Token Design as Optimization Design: Ocean and Ampleforth protocol
Clarence Thomas as Shinji's Dad

Token Design as Optimization Design: Ocean and Ampleforth protocol

By Will | Proof-of-Research | 19 Nov 2020


Where Token and Optimization Relate to each other

Back in February of 2018, Tent McConaghy gave a presentation on the many facets, or faces even, of crypto. He unpacks the token design of bitcoin as a protocol which gives incentives to users, who provide resources (energy, computational power, hashes) to the Bitcoin blockchain. It’s a very simple design and it’s very effective at achieving this goal of accumulating hashing power that emerges from users wanting the block rewards. He breaks this incentive optimisation down into an objective function, which defines certain characteristics you’d like to set, maximize or minimize. In bitcoin’s case it is to maximize the security of the network and make it harder to unravel. He likens the blockchain space to mechanism design, something many people call “reverse game theory”, because instead of being given a set of rules, and choosing the optimal move; mechanism design deals with making systems which one knows the choices that they want players to make, but don’t know what the players are thinking. He also likens these optimization designs of blockchain to evolutionary algorithms, for which he courteously provides a slide for us:de05d3663afbc3d638a67343c8cdd96b0c37f67b6cd42ec2ac61ea954e831ab8.png

 

Mechanism design, token engineering, Cryptoeconomics, tokenomics, financial cryptography, cybernetics; whatever you chose to call it, according to trent, these converge around optimization design. He, with the help of top token engineers, designed their token ecosystem to with the objective function of maximizing the relevant data; by providing an open data commons that threads together all data marketplaces, and incentivizing users to curate data by staking tokens, and rewarding those who properly predicted the data’s future popularity. He envisions access to data sets and all other data compute services being published on the Ocean Protocol. The incentive design, along with crypto-economic primitives (which drastically enhance the security and privacy of data sharing), will optimize sharing of relevant data, break the data silos, and open the data economy to its full maximum potential. 

 

Objective Functions

What I learned from this talk was the emphasis on the importance of getting the objective function of your token design right. We exist in the very early ages of token engineering, This is the objective function described for Ocean Protocol’s token design:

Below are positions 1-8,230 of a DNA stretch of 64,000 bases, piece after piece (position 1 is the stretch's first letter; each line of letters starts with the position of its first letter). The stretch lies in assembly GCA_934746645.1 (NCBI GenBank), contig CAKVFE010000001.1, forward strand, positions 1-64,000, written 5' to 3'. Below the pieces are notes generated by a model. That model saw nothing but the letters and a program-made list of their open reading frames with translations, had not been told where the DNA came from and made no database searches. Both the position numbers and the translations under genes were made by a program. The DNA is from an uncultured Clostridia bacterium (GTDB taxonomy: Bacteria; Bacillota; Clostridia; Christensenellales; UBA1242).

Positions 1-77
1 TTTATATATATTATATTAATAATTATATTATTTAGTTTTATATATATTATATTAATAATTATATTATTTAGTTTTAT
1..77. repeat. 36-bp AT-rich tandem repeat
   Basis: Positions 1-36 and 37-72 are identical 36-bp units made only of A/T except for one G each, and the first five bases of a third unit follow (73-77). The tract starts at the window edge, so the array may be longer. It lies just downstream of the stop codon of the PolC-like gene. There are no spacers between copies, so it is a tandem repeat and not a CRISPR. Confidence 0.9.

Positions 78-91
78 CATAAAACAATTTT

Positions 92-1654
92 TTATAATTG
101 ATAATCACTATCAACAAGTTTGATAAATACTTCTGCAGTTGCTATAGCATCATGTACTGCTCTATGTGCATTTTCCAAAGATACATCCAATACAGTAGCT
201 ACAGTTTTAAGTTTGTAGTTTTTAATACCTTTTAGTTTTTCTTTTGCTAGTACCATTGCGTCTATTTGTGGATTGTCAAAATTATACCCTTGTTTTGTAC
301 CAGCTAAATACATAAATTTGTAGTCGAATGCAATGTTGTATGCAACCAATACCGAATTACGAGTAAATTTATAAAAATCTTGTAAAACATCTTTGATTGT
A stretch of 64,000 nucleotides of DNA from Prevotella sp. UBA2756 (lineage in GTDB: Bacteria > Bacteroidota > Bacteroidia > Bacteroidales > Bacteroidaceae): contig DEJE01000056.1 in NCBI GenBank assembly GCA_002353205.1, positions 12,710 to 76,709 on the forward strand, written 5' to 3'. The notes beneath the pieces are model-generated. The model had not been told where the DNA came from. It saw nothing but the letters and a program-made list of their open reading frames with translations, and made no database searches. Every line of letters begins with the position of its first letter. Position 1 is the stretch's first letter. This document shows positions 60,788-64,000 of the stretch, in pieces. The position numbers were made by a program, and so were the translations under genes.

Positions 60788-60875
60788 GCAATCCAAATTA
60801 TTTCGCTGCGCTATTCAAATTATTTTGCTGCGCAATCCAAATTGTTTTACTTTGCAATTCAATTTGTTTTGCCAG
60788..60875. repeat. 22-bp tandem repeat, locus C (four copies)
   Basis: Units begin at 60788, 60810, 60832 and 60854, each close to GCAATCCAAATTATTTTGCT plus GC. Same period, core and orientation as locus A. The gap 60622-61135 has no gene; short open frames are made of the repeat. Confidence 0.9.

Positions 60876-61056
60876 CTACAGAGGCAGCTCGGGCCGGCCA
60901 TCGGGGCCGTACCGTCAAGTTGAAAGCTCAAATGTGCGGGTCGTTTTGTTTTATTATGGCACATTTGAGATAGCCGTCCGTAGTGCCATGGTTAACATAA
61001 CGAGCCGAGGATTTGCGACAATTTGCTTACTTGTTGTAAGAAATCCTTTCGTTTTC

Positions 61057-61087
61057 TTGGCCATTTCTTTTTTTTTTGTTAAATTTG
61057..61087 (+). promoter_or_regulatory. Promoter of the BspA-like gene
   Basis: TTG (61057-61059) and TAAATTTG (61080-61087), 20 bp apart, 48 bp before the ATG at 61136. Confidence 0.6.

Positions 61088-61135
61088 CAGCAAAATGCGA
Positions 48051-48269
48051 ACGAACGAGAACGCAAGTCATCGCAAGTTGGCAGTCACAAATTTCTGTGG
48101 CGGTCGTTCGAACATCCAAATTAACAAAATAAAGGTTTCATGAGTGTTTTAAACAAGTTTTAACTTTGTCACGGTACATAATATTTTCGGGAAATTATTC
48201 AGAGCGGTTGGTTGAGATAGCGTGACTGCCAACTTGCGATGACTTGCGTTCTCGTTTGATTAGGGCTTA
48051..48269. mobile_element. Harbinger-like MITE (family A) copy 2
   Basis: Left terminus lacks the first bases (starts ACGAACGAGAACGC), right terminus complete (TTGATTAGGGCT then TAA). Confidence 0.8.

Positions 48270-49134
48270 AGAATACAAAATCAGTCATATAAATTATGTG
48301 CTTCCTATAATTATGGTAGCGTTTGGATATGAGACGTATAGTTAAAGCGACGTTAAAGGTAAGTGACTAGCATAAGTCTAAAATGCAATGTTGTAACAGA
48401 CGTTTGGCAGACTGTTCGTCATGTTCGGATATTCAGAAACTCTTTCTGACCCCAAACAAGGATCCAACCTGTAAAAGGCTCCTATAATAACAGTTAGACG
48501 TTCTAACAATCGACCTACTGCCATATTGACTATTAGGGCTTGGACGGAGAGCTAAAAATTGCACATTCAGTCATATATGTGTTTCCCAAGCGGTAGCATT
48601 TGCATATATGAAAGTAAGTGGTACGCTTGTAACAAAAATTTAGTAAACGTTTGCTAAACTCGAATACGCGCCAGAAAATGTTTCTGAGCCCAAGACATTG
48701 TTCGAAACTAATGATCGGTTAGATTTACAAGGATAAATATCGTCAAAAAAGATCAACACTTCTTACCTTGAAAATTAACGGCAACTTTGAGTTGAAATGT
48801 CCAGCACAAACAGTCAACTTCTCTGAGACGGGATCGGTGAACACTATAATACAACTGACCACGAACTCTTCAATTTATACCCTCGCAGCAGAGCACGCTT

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We see that just like Bitcoin, it has an expected reward and a set number of tokens at each interval. The only difference is that instead of a hash power variable, the value is described as: predicted popularity X actual popularity. This properly incentivizes users to always be curating the most important and relevant data. The rewards are designed to optimize Ocean’s goal in an objective manner, which means the users are free to behave however they want, and order will emerge as a result of the incentive scheme.

 

Ampleforth: The equilibrium machine

 

Now that we’ve sort of crash landed into token engineering, we will move to the main focus of this paper: The Ample Token design. The Ampleforth protocol is technically a “non-dilutive, smart-commodity money with near perfect elasticity”. Ampleforth has a token design which is theorized to achieve the objective of a stable value commodity money. Its objective function is to maximize a Supply/Demand equilibrium state, which results as a perfectly elastic commodity. So what does “elastic commodity money mean? In economics, We have a divergence of thought in what makes money “money”. Gold is considered a more sound money and world reserve than the dollar because its supply isn’t subject to nationalized inflation, and it dominates in terms of money hardness, meaning the cost of creating more of it is truly costly. 


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The fiat monies like dollar bills are the polar opposite, in that they take the forms of “IOUs”, and more of it can be costlessly brought into the system, providing cheap liquidity in the form of monetary devaluation. Fiat currency has extremely useful properties from its elasticity (ability to expand and contract supply based on market conditions) to maintain a stable medium of exchange. It also has the ability to behave as an independent economic tool, and isn’t used for non-monetary uses, unlike gold which has correlation to the markets that use it.  While debt is very useful, that value comes out of human choice, not objective hardness, so it exists only within our imaginations. While it’s useful to have tools which help us make bets on the future, it is bad to let our imaginations run a muck with these tools, and even worse to utilize them as a base money in an economy. 

 

The Gold vs Fiat debate is incredibly deep and interesting, but it’s mostly not pertinent to proving the validity of Ample’s token design. I will go deeper into the history of currency wars some other time, because it’s very interesting and important for understanding Ampleforth’s true significance. For now; however, we will simply assume that Ample’s design objective is a desirable goal for the collective good of society, because for most that would be intuitively obvious.

 

Ampleforth’s Uniqueness as a Crypto Project

Not all tokens are based on a block-to-block emission schedule to enforce certain “work” in advance of the reward. And while some tokens even represent various degrees of governance, Ampleforth is fundamentally different from these norms. Ample’s tokenized incentives don’t come in the form of actively contributing some fungible service, like Ocean’s relevant data, but rather its incentive behaviorally affects the market within an information loop. This is to say, that instead of asking the users for a certain work prerequisite to be fulfilled, like mining or service provision, and then rewarding the users who do so accordingly, Ampleforth waits for open market price information to naturally develop on its own internal asset; the incentive rules then kick in to counteract that unpredictable behavior of “demand” on the open market.